Sometimes things can get a little fuzzy after an evening at the pub. Here’s a friendly reminder of what you may have missed while you were drinking.

The Padres (14-24) scored fewer runs than the Chicago White Sox (16-17) last night at Guaranteed Rate Field, losing 5-4 in a walk off.

Trevor Cahill (3-2. 3.27) gave up four runs (three earned) on eight hits and a walk with seven strikeouts in six innings. Avisail Garcia hit a solo home run in the second inning. In the fourth inning, Jose Abreu reached on a throwing error by Ryan Schimpf, took second base on a wild pitch, took third base on another wild pitch, and then Cahill walked Garcia on yet another wild pitch, allowing Abreu to score. Kevan Smith scored on Leury Garcia‘s ground out and Melky Cabrera‘s RBI single drove in Tyler Saladino in the fifth inning. In the ninth inning, Saladino scored on Yolmer Sanchez‘ single to win the game.

Dylan Covey (0-3, 7.98) pitched four and a third innings, surrendering three runs on five hits and two walks while striking out nine. For the second game in a row, the Padres had a home run to leadoff the game on the first pitch, this time by Manuel Margot. Allen Cordoba hit a solo home run in the third inning. In the fifth inning, Hunter Renfroe scored on Wil Myers‘ sacrifice fly.  And Myers hit a solo home run in the eighth inning.

Today’s rubber game pits Jered Weaver (0-4, 6.81) against Jose Quintana (2-5, 4.46) starting at 11:10pm PDT.

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Sometimes things can get a little fuzzy after an evening at the pub. Here’s a friendly reminder of what you may have missed while you were drinking.

The Padres (14-23) scored more runs than the Chicago White Sox (15-17), 6-3, in the first of three games at Guaranteed Rate Field.

Jhoulys Chacin (4-3, 5.12) gave up three runs on seven hits and a walk with five strikeouts in six and a third innings. Leury Garcia hit two home runs – a two-run in the third inning and a solo in the seventh – to account for all three White Sox runs.

Miguel Gonzalez (3-3, 3.38) surrendered five runs in five innings pitched on eight hits and four walks while striking out two. Matt Szczur led off the game with a solo home run. In the third inning, Austin Hedges‘ double scored Cory Spangenberg and Yangervis Solarte. Hedges hit a solo home run and Allen Cordoba‘s single drove in Erick Aybar in the fifth inning. Wil Myers added a solo home run in the ninth inning.

In this evening’s second game, starting a 4:10pm PDT, Trevor Cahill (3-2. 3.06) takes the mound with Dylan Covey (0-3, 8.28) going for the White Sox.

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I don’t know about you, but I’m always amazed how often hitters miss good, hittable pitches, either fouling them off or swinging right through them. Of course, there are good reasons why this happens. Hitting is hard, for one. The hitter is always having to guess and/or react to a spinning baseball arriving in an unreasonable amount of time, and the pitcher is always in the driver’s seat, calling the shots.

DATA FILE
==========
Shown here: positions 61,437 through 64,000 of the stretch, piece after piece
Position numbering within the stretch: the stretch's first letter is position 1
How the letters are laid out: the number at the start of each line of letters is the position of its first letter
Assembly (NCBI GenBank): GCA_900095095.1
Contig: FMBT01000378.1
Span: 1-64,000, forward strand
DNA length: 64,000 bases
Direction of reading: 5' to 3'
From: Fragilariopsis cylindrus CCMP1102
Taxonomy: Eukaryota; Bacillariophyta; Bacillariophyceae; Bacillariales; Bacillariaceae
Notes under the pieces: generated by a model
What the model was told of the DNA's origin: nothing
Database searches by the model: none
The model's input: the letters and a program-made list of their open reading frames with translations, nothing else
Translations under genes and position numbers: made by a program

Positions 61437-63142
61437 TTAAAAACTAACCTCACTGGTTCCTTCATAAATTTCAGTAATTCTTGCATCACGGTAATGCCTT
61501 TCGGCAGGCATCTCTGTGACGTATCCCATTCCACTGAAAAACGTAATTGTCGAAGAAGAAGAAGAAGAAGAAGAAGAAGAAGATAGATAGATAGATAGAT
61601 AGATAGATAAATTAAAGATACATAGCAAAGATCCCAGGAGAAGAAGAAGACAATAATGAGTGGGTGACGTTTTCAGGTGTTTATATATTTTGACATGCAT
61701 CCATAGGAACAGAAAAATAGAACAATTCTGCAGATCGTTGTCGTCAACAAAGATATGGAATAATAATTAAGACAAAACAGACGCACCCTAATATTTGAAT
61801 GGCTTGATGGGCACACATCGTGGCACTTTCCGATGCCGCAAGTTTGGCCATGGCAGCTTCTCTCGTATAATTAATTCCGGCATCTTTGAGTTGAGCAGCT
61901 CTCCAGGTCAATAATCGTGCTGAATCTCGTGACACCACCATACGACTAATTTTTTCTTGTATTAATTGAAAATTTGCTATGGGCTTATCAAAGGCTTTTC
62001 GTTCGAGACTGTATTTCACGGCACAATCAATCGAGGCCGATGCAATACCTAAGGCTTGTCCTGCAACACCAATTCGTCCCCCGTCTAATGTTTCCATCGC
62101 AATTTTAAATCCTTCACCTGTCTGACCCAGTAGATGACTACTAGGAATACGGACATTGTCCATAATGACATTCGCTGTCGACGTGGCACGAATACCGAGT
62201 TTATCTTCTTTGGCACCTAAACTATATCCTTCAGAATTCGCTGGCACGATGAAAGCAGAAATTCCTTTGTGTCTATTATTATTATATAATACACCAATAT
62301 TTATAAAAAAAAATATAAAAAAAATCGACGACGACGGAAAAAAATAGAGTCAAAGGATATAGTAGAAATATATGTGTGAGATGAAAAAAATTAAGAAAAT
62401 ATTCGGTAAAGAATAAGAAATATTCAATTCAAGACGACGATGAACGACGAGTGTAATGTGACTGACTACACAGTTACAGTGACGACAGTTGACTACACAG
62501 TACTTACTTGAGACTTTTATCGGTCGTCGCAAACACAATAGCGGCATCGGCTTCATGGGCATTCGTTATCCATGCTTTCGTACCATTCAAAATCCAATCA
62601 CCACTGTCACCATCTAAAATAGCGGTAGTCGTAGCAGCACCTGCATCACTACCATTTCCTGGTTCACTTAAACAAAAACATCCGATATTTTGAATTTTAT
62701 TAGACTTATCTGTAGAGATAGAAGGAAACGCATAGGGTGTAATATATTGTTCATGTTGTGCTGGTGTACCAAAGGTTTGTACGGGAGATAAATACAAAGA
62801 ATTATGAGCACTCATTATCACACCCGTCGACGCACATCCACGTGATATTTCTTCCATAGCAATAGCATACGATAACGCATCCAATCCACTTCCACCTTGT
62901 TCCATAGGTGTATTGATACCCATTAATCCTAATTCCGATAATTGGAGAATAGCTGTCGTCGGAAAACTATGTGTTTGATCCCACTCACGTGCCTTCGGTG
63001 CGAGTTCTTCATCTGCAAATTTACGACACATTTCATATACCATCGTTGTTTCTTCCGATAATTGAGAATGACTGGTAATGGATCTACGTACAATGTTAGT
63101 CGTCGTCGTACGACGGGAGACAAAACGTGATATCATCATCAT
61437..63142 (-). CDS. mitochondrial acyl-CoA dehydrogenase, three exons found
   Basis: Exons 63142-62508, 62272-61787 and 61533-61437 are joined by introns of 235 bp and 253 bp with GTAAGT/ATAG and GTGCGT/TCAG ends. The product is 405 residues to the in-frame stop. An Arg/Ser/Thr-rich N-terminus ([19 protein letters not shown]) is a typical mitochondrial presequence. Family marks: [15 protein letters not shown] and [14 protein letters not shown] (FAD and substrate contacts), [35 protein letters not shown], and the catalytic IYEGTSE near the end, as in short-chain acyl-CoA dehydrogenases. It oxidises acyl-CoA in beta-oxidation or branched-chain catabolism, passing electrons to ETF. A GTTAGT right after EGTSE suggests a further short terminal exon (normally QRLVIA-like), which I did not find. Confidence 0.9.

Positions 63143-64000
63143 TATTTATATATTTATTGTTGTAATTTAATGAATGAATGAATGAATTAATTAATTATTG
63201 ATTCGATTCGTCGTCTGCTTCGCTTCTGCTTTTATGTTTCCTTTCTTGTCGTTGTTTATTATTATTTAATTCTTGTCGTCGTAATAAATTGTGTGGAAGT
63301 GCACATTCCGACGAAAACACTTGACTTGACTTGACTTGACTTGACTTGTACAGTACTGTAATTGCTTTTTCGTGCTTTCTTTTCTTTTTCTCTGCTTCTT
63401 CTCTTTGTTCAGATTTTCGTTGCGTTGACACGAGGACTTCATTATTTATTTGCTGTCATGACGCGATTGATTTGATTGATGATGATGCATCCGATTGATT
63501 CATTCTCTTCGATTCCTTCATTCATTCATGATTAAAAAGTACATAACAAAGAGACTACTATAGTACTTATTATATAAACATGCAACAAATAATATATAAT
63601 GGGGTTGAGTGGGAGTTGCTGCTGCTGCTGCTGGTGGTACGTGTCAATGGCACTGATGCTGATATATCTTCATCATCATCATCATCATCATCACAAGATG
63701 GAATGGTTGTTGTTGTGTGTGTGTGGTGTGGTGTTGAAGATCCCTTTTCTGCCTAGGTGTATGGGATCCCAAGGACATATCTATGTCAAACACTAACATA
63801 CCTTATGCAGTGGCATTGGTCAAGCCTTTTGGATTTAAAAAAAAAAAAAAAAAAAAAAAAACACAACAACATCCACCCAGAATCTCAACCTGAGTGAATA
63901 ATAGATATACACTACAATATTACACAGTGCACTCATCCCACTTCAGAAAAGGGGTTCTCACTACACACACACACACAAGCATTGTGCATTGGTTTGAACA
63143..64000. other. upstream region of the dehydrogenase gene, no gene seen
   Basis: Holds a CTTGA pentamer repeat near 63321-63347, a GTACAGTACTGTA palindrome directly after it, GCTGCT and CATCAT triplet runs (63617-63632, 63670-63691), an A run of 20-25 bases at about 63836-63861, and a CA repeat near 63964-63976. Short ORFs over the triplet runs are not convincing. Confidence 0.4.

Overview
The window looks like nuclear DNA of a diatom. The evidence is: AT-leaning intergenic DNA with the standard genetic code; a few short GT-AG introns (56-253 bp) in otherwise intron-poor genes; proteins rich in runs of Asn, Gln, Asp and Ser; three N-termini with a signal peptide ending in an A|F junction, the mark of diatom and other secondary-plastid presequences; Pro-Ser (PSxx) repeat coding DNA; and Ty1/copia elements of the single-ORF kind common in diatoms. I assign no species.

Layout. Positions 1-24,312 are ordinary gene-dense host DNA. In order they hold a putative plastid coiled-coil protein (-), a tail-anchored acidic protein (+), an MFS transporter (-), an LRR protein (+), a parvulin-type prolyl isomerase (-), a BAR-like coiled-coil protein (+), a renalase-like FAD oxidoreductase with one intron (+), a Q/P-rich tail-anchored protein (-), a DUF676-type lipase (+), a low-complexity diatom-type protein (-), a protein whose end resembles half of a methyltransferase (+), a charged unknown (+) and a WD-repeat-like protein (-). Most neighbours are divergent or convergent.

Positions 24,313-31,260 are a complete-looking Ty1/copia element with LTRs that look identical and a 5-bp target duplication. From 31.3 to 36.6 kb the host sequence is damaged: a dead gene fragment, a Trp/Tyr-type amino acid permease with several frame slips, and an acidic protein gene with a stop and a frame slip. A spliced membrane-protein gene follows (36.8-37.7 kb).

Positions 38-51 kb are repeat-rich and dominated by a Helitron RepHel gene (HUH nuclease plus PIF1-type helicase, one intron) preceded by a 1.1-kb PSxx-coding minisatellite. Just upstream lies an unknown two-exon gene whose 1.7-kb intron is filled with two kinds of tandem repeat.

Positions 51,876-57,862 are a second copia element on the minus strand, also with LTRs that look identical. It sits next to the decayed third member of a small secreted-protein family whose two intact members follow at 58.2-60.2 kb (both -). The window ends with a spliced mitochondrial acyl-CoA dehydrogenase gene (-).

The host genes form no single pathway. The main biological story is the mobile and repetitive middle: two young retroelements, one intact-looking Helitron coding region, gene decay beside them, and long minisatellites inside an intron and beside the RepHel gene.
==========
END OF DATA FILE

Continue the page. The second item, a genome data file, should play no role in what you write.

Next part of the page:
Say, for example, it’s a 2–2 count and, in the back of his mind, the hitter is thinking slider. Instead he gets a fastball, at 93, right down the middle, but he fouls it back to the screen, just late. It looks like something to crush, but given the context of the situation, the pitcher’s tendencies and the hitter’s expectations, it turns out to be a tough pitch to handle. Consider, further, the first pitch hanging curve ball. It looks squarely like a meatball the whole way, but the hitter’s likely sitting fastball, and the speed and trajectory of the pitch throw him off enough to result in an awkward cut and whiff, or no swing at all.

There are other pitches, though, pitches that are too fat; pitches that define the very nature of the meatball. In a 3–1 count to Mike Napoli, tied 2–2 in the ninth, Brandon Maurer delivered one of those pitches last night:

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Four years ago, I started a project out of, quite frankly, spite and disappointment.

I now feel a responsibility to maintain this thing I started.

Because the Padres Twittersphere is an ever-evolving entity. Players and people leave, sometimes even of their own accord. Some who have stayed have changed their Twitter usage to not be all that interesting of a follow anymore. Still others just seem to have given up the medium altogether.

Some do a bit of all of that, sailing off into the distance in silence, like a sailboat in the night.

So, here we are. The fourth iteration of my “Padres Must-Follow” Twitter list.

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Sometimes things can get a little fuzzy after an evening at the pub. Here’s a friendly reminder of what you may have missed while you were drinking.

The Padres (13-23) scored fewer runs than the Texas Rangers (13-20), 5-2, on a walk-off three-run home run by Mike Napoli last night at Globe Life Park.

Clayton Richard (2-4, 4.34) pitched seven innings, giving up one run on five hits and a walk while striking out four. Richard started the eighth inning and gave up a solo home run to Napoli and a single from Carlos Gomez before being relieved by Brad Hand. In the ninth inning, Brandon Maurer surrendered three straight one out singles that brought Elvis Andrus around to score before giving up a three-run walk-off home run to Napoli.

Martin Perez (1-5, 3.89) allowed two runs on seven hits and two walks with three strikeouts in six and a third innings pitched. Ryan Schimpf‘s RBI single in the first inning drove in Matt Szczur. In the seventh inning, a Manuel Margot sacrifice fly scored Austin Hedges.

The Padres head to Guaranteed Rate Field for three games against the Chicago White Sox (15-16). Jhoulys Chacin (3-3, 5.26) gets the start tonight against Miguel Gonzalez (3-2, 3.18) starting at 5:10pm PDT.

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Before we get to Ron Fowler’s comments, let’s briefly discuss Jered Weaver‘s start to 2017. It’s been bad.